WHEN people learn to drive, they subconsciously absorb what are colloquially known as the “rules of the road”. When is it safe to go around a double-parked vehicle? When pulling out of a side street into traffic, what is the smallest gap you should try to fit into, and how much should oncoming traffic be expected to brake? The rules, of course, are no such thing: they are ambiguous, open to interpretation and rely heavily on common sense. The rules can be broken in an emergency, or to avoid an accident. As a result, when accidents happen, it is not always clear who is at fault.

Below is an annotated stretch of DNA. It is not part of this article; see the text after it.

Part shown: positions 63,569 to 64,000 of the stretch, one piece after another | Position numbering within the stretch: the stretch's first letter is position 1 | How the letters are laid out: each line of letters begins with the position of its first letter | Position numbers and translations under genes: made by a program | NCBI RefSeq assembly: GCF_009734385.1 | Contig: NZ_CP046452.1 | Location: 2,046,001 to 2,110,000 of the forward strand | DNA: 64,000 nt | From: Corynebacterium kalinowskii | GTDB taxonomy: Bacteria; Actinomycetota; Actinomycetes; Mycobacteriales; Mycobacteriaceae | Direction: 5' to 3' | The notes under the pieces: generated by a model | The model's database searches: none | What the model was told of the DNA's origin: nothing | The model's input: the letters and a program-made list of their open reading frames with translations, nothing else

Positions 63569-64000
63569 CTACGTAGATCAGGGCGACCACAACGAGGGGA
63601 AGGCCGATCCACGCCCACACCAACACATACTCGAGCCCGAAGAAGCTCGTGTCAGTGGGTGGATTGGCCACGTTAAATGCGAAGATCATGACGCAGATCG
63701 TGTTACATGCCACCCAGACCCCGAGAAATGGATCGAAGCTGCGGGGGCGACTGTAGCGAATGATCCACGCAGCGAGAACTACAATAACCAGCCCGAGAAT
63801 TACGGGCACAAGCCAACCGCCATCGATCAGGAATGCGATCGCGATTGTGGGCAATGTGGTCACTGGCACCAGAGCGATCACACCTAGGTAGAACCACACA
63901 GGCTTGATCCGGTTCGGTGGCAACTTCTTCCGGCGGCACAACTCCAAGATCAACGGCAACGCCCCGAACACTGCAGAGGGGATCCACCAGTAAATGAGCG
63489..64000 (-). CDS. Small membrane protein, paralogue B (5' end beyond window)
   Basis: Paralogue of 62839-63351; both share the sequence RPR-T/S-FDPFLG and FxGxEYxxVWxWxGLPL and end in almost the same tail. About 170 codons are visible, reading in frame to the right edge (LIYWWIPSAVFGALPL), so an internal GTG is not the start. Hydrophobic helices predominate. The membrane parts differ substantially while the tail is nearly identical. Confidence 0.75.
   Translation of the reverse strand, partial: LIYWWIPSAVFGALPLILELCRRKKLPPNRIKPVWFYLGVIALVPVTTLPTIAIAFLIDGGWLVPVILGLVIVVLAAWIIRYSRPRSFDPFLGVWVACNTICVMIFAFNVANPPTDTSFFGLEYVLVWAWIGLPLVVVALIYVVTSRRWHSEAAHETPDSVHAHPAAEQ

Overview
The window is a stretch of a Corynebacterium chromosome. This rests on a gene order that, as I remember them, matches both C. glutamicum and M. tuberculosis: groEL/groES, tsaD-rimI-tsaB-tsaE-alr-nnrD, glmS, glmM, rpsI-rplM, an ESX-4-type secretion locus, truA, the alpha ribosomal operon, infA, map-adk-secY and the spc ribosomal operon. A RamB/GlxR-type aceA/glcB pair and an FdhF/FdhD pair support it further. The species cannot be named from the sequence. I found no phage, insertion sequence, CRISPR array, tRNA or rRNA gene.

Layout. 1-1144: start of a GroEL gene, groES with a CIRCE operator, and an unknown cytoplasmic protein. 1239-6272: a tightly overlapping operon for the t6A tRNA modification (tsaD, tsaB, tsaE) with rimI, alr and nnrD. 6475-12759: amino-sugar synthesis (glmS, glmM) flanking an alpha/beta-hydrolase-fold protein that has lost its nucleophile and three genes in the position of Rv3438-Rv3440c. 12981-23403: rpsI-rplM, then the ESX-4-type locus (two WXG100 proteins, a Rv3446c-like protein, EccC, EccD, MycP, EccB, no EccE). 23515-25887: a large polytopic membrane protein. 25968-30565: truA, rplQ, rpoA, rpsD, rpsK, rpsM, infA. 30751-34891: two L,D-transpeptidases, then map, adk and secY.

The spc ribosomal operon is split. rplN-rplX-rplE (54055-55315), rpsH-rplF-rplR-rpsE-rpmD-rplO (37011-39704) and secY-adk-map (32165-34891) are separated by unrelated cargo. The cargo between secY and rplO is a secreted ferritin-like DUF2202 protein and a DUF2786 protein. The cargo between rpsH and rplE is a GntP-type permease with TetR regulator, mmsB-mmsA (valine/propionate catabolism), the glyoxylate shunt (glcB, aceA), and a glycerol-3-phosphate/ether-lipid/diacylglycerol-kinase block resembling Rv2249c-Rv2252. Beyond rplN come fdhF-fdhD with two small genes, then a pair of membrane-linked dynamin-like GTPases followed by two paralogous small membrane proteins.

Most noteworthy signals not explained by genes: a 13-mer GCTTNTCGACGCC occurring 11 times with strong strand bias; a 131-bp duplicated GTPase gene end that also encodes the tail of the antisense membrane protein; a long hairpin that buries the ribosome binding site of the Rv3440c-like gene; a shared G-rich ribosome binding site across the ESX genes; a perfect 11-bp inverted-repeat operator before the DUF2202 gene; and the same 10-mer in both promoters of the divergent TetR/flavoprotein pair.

All this poses a big problem for people building autonomous vehicles (AVs). They want such vehicles to be able to share the roads smoothly with human drivers and to behave in predictable ways. Above all they want everyone to be safe. That means formalising the rules of the road in a precise way that machines can understand. The problem, says Karl Iagnemma of nuTonomy, an AV firm that was spun out of the Massachusetts…Continue reading